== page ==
Other objects and advantages of this invention will become'- apparent from the following description and explanation thereof.
The process of this invention involves treating water containing anI oxidizable sulphur compound with oxygen in the presencey of aiinely divided mass containing hydrous ferrie oxide to convert the oxidizable sulphur compound to a product having a low oxygen demand or a compound of higher oxidized state.
More particularly, the present invention is concerned with the treatment of water containing hydrogen sulfide with iron to convert the hydrogen sulfide to iron sulfide and treating the resultant water with oxygen in the presence of a finely divided solid mass containing. hydrous ferrie oxide to convert vthe ironA sulfide. to elemental sulphur andy hydrous ferrie oxide and then separti-ng water substantially f ree of hydrogen sulfide from the solid material. Still more particularly, the separated solid material in the form of. a slurryv is recycled to the oxidation step and thus serves as a catalytic material for the oxidation of hydrogen sulfide. Still more particularly, the bleed water can contain a metal sulfide or polysulfide either alone or in combination with hydrogen sulfide.y For this specification. and the appended claims, a sulfide is generic to hydrogen sulfide, polysuliide and metal sulfide.
The bleed Water being treated in accordance with this invention in general. contains about 5 to about 100 grains of oxidizable sulphur compound per gallon of water. The oxidizable sulphur compounds which are present in the bleed water can be hydrogen sulfide, suliides of calcium and sodium, thionates or polythionates, thiosulfates, polysulfides, etc. The sulfide content is more usually about 5 to 20 grains per gallon and the hydrogen sulfide is about 10 to 50 grains per gallon of water. Additionally, the Water may contain optional quantities of sodium chloride in the amount of about 1000 to `about 3000 grains per gallon of water. Depending on the source of the water, the calcium carbonate and calcium sulfate content will vary appreciably. Ordinarily, the calcium carbonate content of the water is from about 69 to about grains per gallon of water. The calcium sulfate content is about 132 to about 180 grains per gallon of water. It is advantageous to treat water containing appreciable quantities of calcium carbonate because this salt will precipitate from solution during the treating operation and serve as a carrier for the hydrous ferrie oxide which is the catalytic component of the process. While this is advantageous, nevertheless the invention can be practiced with water free of calcium carbonate or calcium sulfate, because elemental sulphur produced in the process serves as an excellent carrier for the hydrous ferrie oxide.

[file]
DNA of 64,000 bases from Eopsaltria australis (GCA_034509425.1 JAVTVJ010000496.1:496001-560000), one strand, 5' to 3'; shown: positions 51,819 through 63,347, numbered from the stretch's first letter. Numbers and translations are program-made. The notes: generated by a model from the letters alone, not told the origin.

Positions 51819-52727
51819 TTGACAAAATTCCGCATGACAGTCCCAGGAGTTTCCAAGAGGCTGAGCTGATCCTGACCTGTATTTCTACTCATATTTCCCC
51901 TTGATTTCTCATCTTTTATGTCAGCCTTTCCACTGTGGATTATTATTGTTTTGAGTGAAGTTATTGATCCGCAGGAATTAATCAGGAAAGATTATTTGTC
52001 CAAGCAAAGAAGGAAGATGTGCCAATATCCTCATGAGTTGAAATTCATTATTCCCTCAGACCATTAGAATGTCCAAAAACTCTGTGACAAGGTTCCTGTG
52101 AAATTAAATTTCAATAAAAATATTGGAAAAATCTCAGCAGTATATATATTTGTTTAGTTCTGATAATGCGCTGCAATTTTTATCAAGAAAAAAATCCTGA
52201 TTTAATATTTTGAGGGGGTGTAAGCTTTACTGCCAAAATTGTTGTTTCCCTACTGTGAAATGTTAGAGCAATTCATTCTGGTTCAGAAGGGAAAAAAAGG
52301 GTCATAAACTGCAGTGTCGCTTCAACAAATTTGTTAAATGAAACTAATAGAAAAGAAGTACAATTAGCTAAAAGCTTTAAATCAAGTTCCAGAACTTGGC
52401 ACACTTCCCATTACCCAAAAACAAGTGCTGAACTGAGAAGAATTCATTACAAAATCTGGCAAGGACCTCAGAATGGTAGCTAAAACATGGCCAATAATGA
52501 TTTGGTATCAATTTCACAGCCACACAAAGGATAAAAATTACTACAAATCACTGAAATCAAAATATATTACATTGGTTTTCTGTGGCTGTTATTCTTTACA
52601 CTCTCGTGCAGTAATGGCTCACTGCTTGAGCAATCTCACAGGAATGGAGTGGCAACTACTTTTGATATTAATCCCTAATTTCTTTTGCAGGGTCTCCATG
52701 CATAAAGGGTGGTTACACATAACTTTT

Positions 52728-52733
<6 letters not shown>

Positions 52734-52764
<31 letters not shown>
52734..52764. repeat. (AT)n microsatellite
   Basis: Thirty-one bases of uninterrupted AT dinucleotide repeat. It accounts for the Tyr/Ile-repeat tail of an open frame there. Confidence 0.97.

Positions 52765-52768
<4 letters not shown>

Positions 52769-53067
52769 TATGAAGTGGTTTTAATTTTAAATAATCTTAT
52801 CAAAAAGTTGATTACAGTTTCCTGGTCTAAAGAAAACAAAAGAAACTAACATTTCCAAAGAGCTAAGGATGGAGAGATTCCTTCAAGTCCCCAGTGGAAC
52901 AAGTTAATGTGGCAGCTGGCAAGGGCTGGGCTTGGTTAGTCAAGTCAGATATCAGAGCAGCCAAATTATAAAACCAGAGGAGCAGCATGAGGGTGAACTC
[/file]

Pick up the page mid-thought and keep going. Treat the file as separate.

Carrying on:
By the oxidation treatment, ferrous sulfide is converted to elemental sulphur and iron oxide material containing hydrous ferric oxide. The metal suliides are oxidized to thiosulfates, which are dicultly oxidized to sulfates. Similarly, the polysulfides are converted to thiosulfates, etc. ln the absence of hydrogen sulfide or ferrous suliide,y elemental sulphur is not produced, hence hydrous ferrie oxide supported on a carrier material is reused time and again, with periodic replenishment of losses in the Water product.
The present invention possesses unique lfeatures which are not present in conventional processes. Ordinarily, when hydrogen sulfide is dissolved or dispersed in Water, contacting the` same with oxygen or air may cause appreciable quantities of hydrogen suliide to escape before In the present invention, a substantial amount or all of the hydrogen sulfide is converted to ferrous sulfide before being con- 'i i i f 2,897,150
tacted with the oxygen containing gas. In this way, the I step of converting hydrogen sulfide to ferrous sulfide prevents loss of hydrogen sulfide `from the water and supplies iron to the system in a form which can be oxidized to hydrous `ferric oxide, the catalyst for the oxidation step.